Actionable Type 2 Diabetes Risks Uncovered

Actionable Type 2 Diabetes Risks Uncovered
3D rendered healthcare concept of two puzzle pieces joined together with the words diabetes and signs, representing risks that are symptomatic of metabolic diseases.

More than 67 actionable clinical discoveries were made through deep longitudinal genomic analysis by a group led by Michael Snyder, MD, chair of the genetics department at Stanford University. The Stanford group’s pioneering precision health study is published in the May issue of Nature Medicine.

To carry out the study, the group recruited 109 volunteers (including Snyder himself), some of whom were at higher risk than normal for type 2 diabetes mellitus. Snyder has a particular interest in diabetes, since earlier self-sequencing showed he has mutations that make him higher risk for the disease, and he later began treatment for actual symptoms. An initial exam revealed that some of the study participants already had serious health conditions.  Eighteen people were diagnosed with Stage II hypertension. Another participant had full-blown diabetes, without having ever being diagnosed before with pre-diabetes.

The volunteers underwent integrative personalized omics profiling based on quarterly samples for up to 8 years (median, 2.8 years) using clinical measures and emerging technologies. The type of testing included: genome, immunome, transcriptome, proteome, metabolome, microbiome and data from wearable monitors, such as continuous glucose monitors and heartbeat trackers. The researchers also compared many of the study participants’ health characteristics to a normal baseline for indicators such as heart rate, body temperature, and more. As such, they underwent quarterly blood, urine, stool, and cheek swab testing.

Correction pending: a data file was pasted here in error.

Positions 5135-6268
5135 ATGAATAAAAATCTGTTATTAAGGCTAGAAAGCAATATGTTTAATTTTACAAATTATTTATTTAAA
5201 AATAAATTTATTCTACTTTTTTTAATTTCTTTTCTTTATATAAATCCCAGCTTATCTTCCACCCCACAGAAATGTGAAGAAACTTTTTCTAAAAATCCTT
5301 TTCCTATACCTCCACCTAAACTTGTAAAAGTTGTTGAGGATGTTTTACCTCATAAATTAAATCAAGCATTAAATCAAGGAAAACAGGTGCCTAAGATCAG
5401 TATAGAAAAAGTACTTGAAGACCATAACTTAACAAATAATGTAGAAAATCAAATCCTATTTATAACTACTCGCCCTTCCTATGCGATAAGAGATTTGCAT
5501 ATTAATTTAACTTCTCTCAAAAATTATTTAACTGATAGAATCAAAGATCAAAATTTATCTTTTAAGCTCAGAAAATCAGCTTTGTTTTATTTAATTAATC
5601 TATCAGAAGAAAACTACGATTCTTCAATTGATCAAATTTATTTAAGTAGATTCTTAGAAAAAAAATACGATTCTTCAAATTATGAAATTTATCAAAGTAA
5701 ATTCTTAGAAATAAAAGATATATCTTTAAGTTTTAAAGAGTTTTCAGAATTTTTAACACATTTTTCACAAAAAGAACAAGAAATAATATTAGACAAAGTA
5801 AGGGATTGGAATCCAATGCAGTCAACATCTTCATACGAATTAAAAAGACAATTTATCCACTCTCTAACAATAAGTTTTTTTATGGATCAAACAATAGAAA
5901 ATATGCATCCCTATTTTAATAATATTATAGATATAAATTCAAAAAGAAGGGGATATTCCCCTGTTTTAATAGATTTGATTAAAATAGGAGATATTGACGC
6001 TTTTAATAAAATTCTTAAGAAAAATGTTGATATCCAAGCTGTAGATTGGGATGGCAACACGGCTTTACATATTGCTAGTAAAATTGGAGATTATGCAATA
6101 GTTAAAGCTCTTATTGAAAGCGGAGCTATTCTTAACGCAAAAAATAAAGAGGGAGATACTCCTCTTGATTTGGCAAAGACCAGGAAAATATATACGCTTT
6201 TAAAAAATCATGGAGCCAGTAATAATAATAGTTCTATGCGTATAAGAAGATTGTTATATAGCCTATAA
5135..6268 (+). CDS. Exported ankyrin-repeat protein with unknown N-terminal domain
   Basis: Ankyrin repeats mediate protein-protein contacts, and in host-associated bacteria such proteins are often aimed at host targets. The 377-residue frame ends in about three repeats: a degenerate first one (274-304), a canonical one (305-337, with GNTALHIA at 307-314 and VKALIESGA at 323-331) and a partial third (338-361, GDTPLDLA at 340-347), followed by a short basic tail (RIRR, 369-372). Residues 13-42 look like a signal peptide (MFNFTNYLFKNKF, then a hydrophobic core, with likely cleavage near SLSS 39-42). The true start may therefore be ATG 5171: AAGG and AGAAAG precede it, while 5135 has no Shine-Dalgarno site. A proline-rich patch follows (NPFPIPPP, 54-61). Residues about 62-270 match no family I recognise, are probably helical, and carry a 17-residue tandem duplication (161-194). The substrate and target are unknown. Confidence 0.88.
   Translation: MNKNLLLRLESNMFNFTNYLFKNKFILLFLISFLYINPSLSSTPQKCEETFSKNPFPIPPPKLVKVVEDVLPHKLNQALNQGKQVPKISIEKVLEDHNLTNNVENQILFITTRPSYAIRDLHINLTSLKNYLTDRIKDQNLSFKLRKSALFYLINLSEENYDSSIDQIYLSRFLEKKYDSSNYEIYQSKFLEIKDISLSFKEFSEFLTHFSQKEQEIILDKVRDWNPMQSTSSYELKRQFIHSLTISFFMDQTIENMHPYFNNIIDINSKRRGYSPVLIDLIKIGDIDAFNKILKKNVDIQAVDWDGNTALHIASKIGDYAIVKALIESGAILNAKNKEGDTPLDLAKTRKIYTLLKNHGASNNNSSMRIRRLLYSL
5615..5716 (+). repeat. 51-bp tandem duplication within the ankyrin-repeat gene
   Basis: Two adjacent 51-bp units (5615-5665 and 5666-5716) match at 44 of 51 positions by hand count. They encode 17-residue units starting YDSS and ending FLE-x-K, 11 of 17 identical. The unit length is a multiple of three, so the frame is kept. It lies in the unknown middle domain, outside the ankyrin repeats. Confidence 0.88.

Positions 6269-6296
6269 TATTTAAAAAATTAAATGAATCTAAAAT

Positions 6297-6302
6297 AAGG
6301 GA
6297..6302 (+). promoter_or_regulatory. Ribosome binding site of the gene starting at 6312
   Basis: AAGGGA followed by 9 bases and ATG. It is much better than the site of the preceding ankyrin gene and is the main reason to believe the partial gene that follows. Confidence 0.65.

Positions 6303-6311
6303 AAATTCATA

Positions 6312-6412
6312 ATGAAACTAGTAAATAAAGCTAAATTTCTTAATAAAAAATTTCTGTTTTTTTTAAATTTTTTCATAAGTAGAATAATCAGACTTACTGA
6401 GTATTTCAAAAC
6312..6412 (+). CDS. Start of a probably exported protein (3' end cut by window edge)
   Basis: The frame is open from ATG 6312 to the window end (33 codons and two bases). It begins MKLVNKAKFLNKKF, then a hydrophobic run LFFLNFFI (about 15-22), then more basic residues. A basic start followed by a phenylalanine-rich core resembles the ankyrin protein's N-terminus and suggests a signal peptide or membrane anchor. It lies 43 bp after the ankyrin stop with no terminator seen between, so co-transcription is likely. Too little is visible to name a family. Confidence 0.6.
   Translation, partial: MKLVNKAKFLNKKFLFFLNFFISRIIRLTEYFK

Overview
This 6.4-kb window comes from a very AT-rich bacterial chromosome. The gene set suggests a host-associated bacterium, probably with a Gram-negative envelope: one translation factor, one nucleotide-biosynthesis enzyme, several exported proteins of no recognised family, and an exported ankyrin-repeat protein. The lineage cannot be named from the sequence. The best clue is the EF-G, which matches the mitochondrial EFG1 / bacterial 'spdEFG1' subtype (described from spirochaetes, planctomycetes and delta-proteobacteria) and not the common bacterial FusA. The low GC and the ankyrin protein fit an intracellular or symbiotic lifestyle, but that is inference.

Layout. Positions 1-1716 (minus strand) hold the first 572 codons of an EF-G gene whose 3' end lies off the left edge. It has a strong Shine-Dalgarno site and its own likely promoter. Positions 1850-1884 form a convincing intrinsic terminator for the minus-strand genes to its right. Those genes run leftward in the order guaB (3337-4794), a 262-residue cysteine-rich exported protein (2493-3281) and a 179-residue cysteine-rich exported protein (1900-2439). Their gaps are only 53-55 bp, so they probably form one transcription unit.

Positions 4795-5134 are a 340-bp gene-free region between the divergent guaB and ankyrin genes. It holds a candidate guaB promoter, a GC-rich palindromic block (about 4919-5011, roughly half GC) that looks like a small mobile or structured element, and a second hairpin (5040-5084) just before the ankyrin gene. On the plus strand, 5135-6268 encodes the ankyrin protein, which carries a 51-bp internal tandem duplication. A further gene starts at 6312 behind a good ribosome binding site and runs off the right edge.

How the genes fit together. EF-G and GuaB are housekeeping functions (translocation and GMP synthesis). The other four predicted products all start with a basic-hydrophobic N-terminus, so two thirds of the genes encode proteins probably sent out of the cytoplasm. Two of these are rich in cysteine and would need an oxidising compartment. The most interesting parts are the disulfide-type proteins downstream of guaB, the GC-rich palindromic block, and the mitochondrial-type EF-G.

After analyzing the data, Snyder’s group found 67 clinically actionable health discoveries and identified multiple molecular pathways associated with metabolic, cardiovascular and oncologic pathophysiology. The researchers used this data to develop prediction models for insulin resistance based on omics measurements, which they believe could replace “burdensome tests.” Notably, “It turns out 53 out of 109 people learned something really, really important from doing these deep profiles,” Snyder said to the New York Times in an article about the study.

Another important observation was that: “We learned that people are Type 2 diabetic in very different ways,” said Dr. Snyder, in the New York Times article. Nine of the cohort members developed diabetes during the study. But it appears their health followed different paths to reach that state. Two people gained weight before their diagnosis, but seven developed the condition without substantial weight gain. The subjects also showed differences in how much insulin they produced. Some made very little insulin, while others produced enough insulin, but not sufficient to lower their glucose levels and forestall diabetes.

Participation in the study, the researchers noted, led the majority of participants to implement diet and exercise changes. Leading Snyder’s team to conclude that “deep longitudinal profiling can lead to actionable health discoveries and provide relevant information for precision health.”